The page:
Referring now to FIG. 3, equalizer/slicer block 30 is illustrated in more detail. It should be appreciated that FIG. 3 shows an exemplary configuration of equalizer/slicer block 30; in practice, equalizer/slicer block 30 may include additional components known in the art. Equalizer/slicer block 30 may include a feed-forward equalizer 34, a feedback equalizer 36, and a slicer 38. In the preferred embodiment, a predetermined training sequence d(n) formed from a pseudorandom sequence of symbols is applied to the input of feedback equalizer 36 during a training interval that precedes the transmission of digital data. As described above in connection with FIG. 2, the training sequence is preferably the same as that generated by encoder 12.
During the training interval, the coefficients of feed-forward equalizer 34 and/or feedback equalizer 36 are adjusted according to known processes to minimize the error squared function associated with feed-forward equalizer 34 and feedback equalizer 36. Following the training interval, the filter taps of equalizers 34 and 36 are ideally optimized and further processing and updating is performed during the data mode to recalculate the associated error and further adjust the filter coefficients to compensate for continuous changes in channel characteristics. In the preferred embodiment, any updating subsequent to the initial training period is performed at a slower rate, ie., the step size coefficients of the relevant update algorithms are reduced.
As shown in FIG. 3, feedback equalizer 36 monitors past decisions (or known symbols) to estimate their contribution to the ISI present in the current symbol. This estimated contribution is subtracted from the output of feed-forward equalizer 34 before the next decision is made. Although feedback equalizer 36 is desirable to reduce ISI from past symbols, it may introduce propagated errors to the system via the feedback loop. Such propagated errors may cause modem 18 to function in a wholly improper manner.
Unlike feedback equalizer 36, feed-forward equalizer 34 is not a source of error propagation. Error decisions are not performed or utilized by feed-forward equalizer 34, thus a coding technique with delay, e.g., Trellis coding, may be implemented. Unfortunately, noise enhancing can be problematic with respect to feed-forward equalizer 34 because sharp spectral nulls present in the transmit channel of PCM system 10 may cause a peak in the equalizer response at that frequency location, which enhances the noise in that particular band.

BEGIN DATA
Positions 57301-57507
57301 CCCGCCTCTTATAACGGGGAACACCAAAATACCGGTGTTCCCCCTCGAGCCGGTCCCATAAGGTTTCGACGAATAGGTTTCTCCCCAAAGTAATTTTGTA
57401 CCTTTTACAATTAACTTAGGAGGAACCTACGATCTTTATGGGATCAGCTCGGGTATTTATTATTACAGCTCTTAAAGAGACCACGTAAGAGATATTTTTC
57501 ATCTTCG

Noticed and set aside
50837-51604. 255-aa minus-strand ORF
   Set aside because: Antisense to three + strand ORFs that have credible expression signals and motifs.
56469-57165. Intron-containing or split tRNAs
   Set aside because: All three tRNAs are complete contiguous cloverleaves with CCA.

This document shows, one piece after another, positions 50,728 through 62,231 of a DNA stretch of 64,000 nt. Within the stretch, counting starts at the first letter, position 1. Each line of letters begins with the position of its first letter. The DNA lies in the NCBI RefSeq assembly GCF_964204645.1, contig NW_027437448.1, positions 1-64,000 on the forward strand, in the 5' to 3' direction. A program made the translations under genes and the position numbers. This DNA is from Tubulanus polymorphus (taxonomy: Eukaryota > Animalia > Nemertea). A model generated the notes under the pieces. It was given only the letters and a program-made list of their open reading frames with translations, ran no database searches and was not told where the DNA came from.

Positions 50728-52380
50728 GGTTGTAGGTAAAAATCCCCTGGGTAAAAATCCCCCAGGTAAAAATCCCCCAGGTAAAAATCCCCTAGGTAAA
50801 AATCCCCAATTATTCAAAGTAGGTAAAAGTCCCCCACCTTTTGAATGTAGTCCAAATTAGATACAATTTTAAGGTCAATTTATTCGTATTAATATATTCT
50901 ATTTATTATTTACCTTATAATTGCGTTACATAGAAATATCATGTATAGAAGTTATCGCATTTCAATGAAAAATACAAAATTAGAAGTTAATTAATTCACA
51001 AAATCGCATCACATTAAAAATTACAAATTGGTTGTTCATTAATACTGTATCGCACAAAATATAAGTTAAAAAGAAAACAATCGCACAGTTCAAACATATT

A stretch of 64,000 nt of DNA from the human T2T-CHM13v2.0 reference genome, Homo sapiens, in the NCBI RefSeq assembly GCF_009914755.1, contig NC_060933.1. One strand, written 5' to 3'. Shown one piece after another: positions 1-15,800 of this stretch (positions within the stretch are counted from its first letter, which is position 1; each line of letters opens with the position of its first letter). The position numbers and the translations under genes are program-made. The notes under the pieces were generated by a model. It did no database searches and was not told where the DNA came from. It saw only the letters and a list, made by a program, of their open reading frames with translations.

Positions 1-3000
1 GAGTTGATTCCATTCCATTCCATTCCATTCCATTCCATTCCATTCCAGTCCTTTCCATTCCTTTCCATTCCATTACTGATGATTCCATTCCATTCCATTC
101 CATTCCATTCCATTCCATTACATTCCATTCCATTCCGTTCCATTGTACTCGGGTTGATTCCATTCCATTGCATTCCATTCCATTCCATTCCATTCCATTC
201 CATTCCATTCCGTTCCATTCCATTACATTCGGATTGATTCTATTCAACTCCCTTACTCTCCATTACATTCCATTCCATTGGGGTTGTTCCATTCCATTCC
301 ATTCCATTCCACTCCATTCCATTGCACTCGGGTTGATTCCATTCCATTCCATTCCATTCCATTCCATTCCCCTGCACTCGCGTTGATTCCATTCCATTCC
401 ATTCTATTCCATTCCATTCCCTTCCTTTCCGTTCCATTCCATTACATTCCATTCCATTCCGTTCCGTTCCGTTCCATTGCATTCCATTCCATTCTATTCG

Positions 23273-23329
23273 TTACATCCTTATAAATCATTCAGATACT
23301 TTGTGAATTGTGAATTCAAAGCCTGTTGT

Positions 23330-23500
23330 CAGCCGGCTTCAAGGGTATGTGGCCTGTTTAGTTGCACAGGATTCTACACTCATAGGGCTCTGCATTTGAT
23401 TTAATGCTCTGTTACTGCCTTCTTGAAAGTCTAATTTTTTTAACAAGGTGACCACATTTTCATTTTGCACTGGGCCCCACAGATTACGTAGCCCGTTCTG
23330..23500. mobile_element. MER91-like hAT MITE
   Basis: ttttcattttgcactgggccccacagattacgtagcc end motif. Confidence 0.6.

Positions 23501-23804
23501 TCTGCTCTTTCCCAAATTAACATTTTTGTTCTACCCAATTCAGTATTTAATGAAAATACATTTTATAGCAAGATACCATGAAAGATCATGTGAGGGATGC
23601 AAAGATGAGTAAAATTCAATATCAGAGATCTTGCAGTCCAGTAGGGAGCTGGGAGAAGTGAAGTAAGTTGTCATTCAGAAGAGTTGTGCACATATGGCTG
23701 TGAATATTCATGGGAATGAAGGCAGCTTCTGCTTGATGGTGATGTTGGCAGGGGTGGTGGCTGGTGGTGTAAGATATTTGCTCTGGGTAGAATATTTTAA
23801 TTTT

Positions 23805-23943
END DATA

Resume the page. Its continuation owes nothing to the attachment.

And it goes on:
FIG. 4 is a block diagram representation of feed-forward equalizer 34. Feed-forward equalizer 34 may be represented by the following relationship:
As described above, the equalizer taps are preferably adjusted to minimize the error associated with the particular equalizer. Those skilled in the art will recognize that the tap-weight vector w(n) may be visualized as a bowl-shaped surface having a unique minimum. An ideal adaptive equalizer continuously adjusts the equalizer coefficients in an attempt to reach the global minimum of this surface. With respect to a decision feedback equalizer (such as feedback equalizer 36), the error performance surface may be characterized by several local minimums rather than one unique minimum. Accordingly, an effective adaptive feedback equalizer should continue to update its filter taps rather than settle at a local minimum.
The optimum set of coefficients, w0, may be found using the optimization method known as the method of steepest descent. The method of steepest descent involves the following steps:
(1) assuming an initial value w(0) of the tap-weight vector,
(2) applying w(0) to calculate the complex gradient vector of the error squared function J(n) with respect to the real and imaginary parts of w(n);
(3) updating w(n) by making a change in the current estimate in a direction opposite to that of the gradient vector; and
(4) repeating steps (2) and (3) to optimize w(n).
The above steps are equivalent to the following update algorithm, where μ is the step size coefficient:
u(n)= u(n), u(n-1), . . . , u(n-N+1)!T.